Chapter1: Let’s be honest, coming second is called losing

Winner's Podium

Coming second is called losing!

We make no apologies for adapting this line both from Leeds United’s Billy Bremner’s footballing autobiography, “You get nowt for being second”, and from David Keane’s excellent book, “How not to come second”, on the do’s and don’ts of pitching for new business. It’s a wake up call for us all and a reality check for those who indulge in the seven deadly sins (for sins read excuses) on being told they haven’t got the business:

  1. The client wasn’t ready for our solution
  2. They bought a particular individual at our competitor
  3. We are too big for them
  4. We are too small for them
  5. It was a fix – we didn’t have a chance
  6. They think we are too expensive
  7. The client is an idiot.

Although we haven’t come across a more helpful book on the business of successful pitching, we believe that even the best advice can lead to the worst possible outcome. No matter how thorough your preparation, how brilliant your strategy, how compelling its expression, how insightful your research, how competitive your pricing, it can all come to nought.  Which isn’t just a big disappointment to you and your team: it saps morale, undermines confidence and costs your company plenty in terms of time and money. But perhaps worst of all it leaves that question hanging in the air – “if we thought we had got it so right, how come we came second – again?”.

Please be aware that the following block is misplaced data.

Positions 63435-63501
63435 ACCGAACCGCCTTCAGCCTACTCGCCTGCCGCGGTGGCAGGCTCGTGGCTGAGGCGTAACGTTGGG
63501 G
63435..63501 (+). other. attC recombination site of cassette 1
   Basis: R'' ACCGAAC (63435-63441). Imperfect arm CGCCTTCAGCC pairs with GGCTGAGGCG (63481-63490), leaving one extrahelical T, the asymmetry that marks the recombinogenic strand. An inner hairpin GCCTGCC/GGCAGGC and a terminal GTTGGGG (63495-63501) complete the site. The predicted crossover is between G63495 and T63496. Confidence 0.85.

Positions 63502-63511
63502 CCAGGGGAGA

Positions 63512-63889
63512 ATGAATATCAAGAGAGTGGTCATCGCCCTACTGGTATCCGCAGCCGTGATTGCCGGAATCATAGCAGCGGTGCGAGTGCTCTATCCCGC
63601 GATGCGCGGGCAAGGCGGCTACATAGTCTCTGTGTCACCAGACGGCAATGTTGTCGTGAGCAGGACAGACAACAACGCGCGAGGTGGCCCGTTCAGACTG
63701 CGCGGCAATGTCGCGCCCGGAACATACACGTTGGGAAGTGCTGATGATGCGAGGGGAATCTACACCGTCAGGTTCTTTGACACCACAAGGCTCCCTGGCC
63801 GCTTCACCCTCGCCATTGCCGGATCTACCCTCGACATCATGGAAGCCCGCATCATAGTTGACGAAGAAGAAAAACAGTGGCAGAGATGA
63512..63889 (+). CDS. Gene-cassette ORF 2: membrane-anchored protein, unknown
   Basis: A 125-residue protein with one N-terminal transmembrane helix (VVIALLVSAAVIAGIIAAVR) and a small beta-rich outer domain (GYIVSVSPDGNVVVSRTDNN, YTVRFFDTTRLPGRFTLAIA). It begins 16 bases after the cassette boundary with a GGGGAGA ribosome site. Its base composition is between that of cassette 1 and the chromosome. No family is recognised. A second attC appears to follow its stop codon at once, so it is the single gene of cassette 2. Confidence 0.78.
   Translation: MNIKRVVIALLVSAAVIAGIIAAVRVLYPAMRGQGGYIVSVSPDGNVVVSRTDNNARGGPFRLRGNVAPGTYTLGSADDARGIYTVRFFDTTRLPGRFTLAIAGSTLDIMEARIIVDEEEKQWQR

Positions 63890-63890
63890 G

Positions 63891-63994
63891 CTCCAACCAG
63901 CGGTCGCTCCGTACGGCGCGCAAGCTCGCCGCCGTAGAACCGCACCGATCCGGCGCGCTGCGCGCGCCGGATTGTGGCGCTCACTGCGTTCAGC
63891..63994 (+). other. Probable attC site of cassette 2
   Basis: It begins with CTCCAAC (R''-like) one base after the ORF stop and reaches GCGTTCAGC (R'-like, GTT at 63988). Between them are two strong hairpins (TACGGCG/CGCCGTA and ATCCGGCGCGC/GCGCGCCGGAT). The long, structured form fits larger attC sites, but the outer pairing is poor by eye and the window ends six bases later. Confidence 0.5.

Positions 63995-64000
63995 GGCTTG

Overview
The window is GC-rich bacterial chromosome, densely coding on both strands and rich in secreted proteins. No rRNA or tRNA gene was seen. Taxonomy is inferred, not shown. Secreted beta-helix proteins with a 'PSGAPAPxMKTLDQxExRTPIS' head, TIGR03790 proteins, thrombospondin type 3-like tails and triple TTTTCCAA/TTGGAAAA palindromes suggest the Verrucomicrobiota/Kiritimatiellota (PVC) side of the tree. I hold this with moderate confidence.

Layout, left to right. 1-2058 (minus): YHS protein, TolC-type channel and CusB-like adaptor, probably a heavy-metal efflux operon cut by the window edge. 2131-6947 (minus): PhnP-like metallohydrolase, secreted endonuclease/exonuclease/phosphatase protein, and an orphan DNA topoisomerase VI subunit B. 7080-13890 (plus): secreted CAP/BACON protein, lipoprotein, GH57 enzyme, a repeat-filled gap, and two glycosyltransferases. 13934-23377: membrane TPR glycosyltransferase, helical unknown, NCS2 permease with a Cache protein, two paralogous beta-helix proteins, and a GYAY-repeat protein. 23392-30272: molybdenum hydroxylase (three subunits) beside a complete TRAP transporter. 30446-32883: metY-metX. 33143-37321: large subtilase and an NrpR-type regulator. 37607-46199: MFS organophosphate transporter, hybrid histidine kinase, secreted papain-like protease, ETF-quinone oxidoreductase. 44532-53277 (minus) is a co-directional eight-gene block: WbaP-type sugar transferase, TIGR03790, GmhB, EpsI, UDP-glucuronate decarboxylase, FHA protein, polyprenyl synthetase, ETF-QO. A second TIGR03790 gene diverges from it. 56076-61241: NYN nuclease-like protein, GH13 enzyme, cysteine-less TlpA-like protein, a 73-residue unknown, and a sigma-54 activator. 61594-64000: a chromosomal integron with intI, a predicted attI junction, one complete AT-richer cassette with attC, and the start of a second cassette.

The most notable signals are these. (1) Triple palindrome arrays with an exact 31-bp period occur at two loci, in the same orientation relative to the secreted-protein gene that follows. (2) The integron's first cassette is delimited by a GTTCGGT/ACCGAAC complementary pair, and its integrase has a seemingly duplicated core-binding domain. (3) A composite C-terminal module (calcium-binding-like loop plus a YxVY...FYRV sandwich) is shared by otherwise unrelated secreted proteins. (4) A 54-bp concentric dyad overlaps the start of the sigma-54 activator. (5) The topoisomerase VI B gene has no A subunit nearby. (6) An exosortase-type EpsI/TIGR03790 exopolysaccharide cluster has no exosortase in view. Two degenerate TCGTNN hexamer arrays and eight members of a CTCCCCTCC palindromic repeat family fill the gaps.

The awful truth is that until you answer that question, no matter how good you are, you are going to lose a lot more business pitches than you win.  Having experienced both the agonies and the ecstasies of competitive pitching in our own business careers, without truly understanding why we won when we won or lost when we lost, we decided to dedicate ourselves to unearthing the dark secret.  Why are some companies almost unstoppable on business pitches whilst others are destined to be always the bridesmaid and never the bride?